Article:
Take a Bow; France U20 Champions

Take a Bow; France U20 Champions
ROSARIO, ARGENTINA - JUNE 22: Team from France celebrates the championship during the final match of World Rugby U20 Championship 2019 between Australia U20 and France U20 at Racecourse Stadium on June 22, 2019 in Rosario, Argentina. (Photo by Amilcar Orfali/Getty Images)

After the World Rugby U20 Championship pool play, knockout rugby stages and an entertaining and well played Cup final, it is time to say ‘Take a Bow’ and applaud France U20 Champions for 2019.

To the delight of players, management, and fans of French Rugby, the nation raised the trophy at a major World Rugby tournament for the second year running. Too often the bridesmaid, the Under 20 Championship is now a tour de force for the Under 20 men, who were top qualifiers in their pool, tipped-up the big South African team, and overcame a sturdy opponent to claim the grand finale.

Take a Bow; France U20 Champions

The French can be extremely pleased with the outcome. A tournament that they have tasted success in, it is a credit to the U20 management, to continue that trend for a second season.

Difficult for most sides, back-to-back titles is not solely reliant on having players under 20 return from previous competitions. It is a reward for investment in youth development and in other competitions like the Under 20 Six Nations Championship.

Second in this years junior Six Nations [to Ireland], it was ideal preparations – which now sees France U20 Champions again.

Australia can also proudly hold their heads high. Not quite reaching their goal, yet the progressions through to the Cup final will only bode well for the future of Australian Rugby.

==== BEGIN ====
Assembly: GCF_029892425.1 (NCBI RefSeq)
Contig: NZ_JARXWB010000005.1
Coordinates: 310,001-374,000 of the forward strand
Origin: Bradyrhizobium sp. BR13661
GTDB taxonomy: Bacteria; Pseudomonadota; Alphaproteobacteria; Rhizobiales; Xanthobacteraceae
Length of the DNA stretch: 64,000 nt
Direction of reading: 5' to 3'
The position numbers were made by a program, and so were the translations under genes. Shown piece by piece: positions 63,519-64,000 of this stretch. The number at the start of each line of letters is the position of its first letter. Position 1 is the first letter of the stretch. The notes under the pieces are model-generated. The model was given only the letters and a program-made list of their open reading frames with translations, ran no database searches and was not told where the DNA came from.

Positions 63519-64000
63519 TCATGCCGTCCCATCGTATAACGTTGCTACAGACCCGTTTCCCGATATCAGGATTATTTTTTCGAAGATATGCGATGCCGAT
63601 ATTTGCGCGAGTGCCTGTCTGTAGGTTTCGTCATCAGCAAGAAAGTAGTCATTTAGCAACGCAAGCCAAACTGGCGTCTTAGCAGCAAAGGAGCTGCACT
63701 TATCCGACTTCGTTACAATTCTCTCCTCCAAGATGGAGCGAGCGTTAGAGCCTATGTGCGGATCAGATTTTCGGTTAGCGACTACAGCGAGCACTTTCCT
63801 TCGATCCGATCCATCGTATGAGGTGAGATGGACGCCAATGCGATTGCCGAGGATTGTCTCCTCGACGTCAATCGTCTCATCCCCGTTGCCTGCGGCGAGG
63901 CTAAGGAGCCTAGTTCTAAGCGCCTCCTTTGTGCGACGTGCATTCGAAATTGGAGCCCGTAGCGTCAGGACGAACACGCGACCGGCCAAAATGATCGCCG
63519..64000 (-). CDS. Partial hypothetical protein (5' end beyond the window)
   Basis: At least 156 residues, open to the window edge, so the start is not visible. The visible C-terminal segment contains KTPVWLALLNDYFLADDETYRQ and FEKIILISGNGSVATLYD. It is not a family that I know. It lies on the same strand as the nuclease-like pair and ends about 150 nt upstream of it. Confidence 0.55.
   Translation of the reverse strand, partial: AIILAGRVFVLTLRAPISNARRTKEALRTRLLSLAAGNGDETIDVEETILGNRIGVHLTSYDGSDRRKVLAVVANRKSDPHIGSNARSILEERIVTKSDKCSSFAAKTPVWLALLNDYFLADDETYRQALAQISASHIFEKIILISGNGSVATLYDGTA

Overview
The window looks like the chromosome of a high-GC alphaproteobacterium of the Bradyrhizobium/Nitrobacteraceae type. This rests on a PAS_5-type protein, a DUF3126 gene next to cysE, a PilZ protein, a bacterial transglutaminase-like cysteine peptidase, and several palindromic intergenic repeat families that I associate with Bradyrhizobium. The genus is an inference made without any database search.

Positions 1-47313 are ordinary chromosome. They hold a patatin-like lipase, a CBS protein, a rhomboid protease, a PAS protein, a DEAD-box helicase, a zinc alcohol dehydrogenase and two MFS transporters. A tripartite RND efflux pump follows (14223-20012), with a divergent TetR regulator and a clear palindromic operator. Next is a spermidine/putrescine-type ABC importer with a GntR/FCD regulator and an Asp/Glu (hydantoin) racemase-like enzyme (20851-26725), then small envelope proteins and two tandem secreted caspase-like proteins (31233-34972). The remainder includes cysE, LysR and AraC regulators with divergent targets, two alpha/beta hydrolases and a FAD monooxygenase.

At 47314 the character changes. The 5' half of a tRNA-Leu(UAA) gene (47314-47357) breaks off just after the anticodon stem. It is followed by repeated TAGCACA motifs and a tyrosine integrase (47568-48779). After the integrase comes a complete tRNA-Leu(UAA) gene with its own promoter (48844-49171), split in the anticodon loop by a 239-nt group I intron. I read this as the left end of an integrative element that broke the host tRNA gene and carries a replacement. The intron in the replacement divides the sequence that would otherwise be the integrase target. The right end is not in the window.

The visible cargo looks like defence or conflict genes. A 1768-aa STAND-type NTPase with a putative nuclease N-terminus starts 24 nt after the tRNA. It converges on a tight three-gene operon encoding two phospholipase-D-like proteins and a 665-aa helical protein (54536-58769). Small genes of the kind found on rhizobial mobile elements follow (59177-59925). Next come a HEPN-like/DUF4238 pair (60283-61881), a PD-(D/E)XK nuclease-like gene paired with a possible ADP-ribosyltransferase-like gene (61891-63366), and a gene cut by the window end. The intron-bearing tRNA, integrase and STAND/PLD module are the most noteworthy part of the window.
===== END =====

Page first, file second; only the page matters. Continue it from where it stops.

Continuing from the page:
Still without a World Rugby U20 crown, it is a great development for the side who won the Oceania Championship, denying the New Zealand side who have appeared to encountered issues, in their junior side’s fortunes.

Change in fortune for past U20 Championship winners

Applauding the tournament winner and finalists, this year saw different names appear in the final four – with a change in fortune for past Championship winners.

Most notably, New Zealand had one of their worst tournaments in recent memory.

They ended the U20 Championships in seventh place. Nowhere near to where most rugby fans would expect them to finish. Disappointing for coach Craig Philpott, his young side seem to have lost their confidence,after not reaching the top four. Dumped by Wales in the quarterfinals, it was a gut-punch that the Baby Blacks found hard to recover from.

The Baby Boks will also feel that they ‘should have done better’ and will be joined by Ireland. The Irish have been growing in the rugby sevens game, yet after failing in the men’s Six Nations, ending the championship in eighth nothing other than a failure.

Not every side can enjoy success, like France. Some, like Scotland will be scrambling, after a horrendous end to the U20 tournament hosted by Argentina. They were humbled by Pacifica Rugby flyers Fiji. It was dismay for Scotland after Fiji found the perfect time to score their most points ever in a U20 Championship match.

Scoring some scintillating tries in a 59-34 victory that guaranteed their place in the 2020 tournament and condemned the Scots to relegation to the World Rugby U20 Trophy for the first time.

Teams evaluate results after 2019 U20 Championship

After this weekend, every competing nation will evaluate the results, as much as the player’s performances. Many will be pleased, while some like Scotland or New Zealand, may need to dig a little deeper.

Known as a leaping point for many to kickstart their International careers, names like Jordan Joseph and Julien Delbouis of France, Josh Nasser of Australia, and Osea Natoga of Fiji. Each will hold fond memories of their time in the U20 Championship – none more so, than France.

Now, and for the rest of the player’s careers, they can proudly say “we are France U20 Champions”. That will be a memory some are wholly satisfied with, as others aim to add the senior XV’s title in time.

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See full results here, courtesy of World Rugby.

 

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